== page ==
In business, we often tend to block “play” because it can lead to silliness or time waste, however, when we’re missing “play”, we can also be missing all the factors that can contribute for creativity and innovation. In life and business, “when we stop playing, we start dying” – Dr Stuart Brown on his book “PLAY”.
I GET IT, PLAY IS IMPORTANT. HOW CAN WE BRING PLAY TO BUSINESS?
“Play” is broad, and different companies will have different “play personalities” or types of “mixed play personalities”.
An excellent way to start playing is thinking about your company’s space. “Space is the body language of a company” Brendan Boyle, a partner at Ideo, a professor at D.Schoo and co-host of a “PLAY” course in Stanford with Dr Stuart Brown, said.
“Play” is a necessity for creativity; it feeds and fuel innovation. Companies can also suffer from play deprivation and, although there is no scientific research yet to prove the effects, we know the consequences too well: companies, a lot of the times, are profoundly hierarchical, processual, dull and static. You probably know right away if you have been deprived of “play” in your professional practice.
Boyle says the best way to start pushing “play” is through the company’s values and practices. It’s about changing the business culture.
If you’re also from either the innovation or design worlds, you’re more used to the “play” atmosphere. If you’re not, “play” can be pretty daunting. In our design thinking workshops, I sometimes see some horrified faces when we start a creative (and playful) workout. At first, it sounds silly, because you have to make yourself vulnerable, but after a while, the ones who were most worried are the ones who are embracing and enjoying “play” the most. Magic happens when people start to open up, to be more empathetic, more experimental, and, then, they begin to create incredible solutions. What I now know is that what sounds like magic is the evidence of “play”.
“Play” is an activator for flow moments that are counter-intuitively very productive and focused moments, the opposite to what you would typically think about playing.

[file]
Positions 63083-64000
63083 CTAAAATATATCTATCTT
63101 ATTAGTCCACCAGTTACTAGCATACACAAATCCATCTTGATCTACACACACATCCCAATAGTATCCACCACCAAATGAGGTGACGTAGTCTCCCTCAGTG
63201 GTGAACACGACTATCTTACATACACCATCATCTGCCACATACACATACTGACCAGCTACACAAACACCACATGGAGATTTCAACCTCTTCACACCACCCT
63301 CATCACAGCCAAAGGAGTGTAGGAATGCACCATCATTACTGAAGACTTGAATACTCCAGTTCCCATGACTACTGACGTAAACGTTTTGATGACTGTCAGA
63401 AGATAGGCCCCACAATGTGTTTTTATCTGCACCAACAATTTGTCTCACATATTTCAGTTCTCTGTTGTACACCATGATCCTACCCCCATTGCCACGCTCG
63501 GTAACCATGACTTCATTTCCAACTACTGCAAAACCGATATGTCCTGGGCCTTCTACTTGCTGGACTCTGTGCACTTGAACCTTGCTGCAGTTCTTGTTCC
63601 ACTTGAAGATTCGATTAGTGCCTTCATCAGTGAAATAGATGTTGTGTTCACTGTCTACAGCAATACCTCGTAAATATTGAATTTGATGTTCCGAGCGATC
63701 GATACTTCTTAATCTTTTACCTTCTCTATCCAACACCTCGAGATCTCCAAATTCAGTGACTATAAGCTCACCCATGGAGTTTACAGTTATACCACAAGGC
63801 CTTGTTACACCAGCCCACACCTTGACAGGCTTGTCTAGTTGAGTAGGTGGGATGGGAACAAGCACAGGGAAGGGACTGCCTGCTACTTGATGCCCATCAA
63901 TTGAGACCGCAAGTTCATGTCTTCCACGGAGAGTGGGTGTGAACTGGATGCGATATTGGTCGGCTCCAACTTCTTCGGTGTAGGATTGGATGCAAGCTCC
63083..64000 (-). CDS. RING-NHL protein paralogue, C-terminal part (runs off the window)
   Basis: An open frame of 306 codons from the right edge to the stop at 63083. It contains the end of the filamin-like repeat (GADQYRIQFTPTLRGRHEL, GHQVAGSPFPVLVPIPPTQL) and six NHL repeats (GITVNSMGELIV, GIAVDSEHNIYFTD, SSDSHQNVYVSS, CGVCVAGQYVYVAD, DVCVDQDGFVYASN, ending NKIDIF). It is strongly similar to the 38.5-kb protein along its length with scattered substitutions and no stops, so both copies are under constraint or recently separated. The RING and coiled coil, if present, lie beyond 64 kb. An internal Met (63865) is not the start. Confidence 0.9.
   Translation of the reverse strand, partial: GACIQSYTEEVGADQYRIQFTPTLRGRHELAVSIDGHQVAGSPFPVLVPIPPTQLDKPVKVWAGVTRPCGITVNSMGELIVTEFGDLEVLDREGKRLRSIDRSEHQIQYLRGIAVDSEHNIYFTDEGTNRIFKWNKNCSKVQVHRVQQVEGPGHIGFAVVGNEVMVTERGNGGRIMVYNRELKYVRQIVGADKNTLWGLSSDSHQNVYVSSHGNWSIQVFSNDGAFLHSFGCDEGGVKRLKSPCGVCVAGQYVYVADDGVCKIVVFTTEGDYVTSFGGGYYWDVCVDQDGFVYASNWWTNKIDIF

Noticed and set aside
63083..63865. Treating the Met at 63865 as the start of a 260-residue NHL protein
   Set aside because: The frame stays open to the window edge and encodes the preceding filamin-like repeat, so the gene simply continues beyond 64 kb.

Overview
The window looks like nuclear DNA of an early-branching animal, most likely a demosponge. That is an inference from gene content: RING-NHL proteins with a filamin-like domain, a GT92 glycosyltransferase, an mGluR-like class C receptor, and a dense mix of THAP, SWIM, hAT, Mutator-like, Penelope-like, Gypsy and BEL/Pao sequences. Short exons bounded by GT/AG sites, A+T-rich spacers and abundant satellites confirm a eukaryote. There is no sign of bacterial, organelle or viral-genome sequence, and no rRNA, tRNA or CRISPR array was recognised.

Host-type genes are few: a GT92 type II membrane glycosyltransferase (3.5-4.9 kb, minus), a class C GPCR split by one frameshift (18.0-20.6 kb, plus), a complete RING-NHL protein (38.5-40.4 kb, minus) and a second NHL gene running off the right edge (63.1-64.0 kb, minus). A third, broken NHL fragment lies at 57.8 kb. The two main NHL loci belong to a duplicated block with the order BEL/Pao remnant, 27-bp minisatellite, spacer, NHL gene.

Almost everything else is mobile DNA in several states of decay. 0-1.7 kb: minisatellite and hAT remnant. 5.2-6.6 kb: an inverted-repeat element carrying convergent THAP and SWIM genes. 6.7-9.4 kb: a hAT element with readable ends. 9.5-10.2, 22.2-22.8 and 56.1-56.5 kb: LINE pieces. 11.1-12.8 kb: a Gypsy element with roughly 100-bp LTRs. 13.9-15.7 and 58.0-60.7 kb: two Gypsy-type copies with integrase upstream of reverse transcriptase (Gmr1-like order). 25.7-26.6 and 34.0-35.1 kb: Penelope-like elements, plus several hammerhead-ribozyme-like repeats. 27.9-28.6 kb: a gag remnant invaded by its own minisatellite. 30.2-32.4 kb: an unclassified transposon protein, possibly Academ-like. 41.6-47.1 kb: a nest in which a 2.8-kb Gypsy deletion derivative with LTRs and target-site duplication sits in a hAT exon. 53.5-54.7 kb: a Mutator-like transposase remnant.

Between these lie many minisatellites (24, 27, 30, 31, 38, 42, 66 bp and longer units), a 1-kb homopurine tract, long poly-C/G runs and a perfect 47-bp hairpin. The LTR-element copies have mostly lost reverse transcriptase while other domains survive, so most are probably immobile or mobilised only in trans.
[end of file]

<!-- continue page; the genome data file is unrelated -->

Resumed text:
LET’S GET PRACTICAL
Here are few lessons from Brendan Boyle about building a culture of innovation (through play):
- Learn from failure
“Fail fast to succeed sooner” is a mantra from Ideo, you also need to do an autopsy from failure so that you can make it always better. Another tip is to resource “likes” and “wishes”; in our courses, we always end with an “I like, I wish” session where we learn from our participants what worked and what could be better (we learned this method in D.School).
- Talk less and do more
Don’t overthink, start doing. Thinking can happen in your whole body, not only in your brain, so prototyping and making stuff is helpful. A prototype can also create engagement which is crucial when creating change.
Ask, co-create and engage. Make sure you’re making others feel successful as well.
- Be Optimistic
There’s a big difference in being childish and childlike. Being optimistic and playful does not mean that it can’t be serious.
WE DON’T ALL PLAY THE SAME
It is helpful to understand your “play personality” and your company’s “play personality”. We don’t all play the same. So, if you’re looking for creating a more playful and innovative culture, read Dr Brown’s book on PLAY.
To sum up, to play is deeply connected to the Design Thinking practice, as illustrated by Boyle. Just as a “play” session, Design Thinking is capable of unleashing the best creative potential on a team, opening the space for experimentation and perseverance, while having joy at work, generating incredible results for businesses.
P.S.: I would like to acknowledge the fantastic team who organised this event and, like myself, are playful creatures: Dara Simkin and Daniel Teitelbaum from Project Play, Fiona Triaca from Naked ambition, and Myles Tehan from Hack Days Australia – thank you!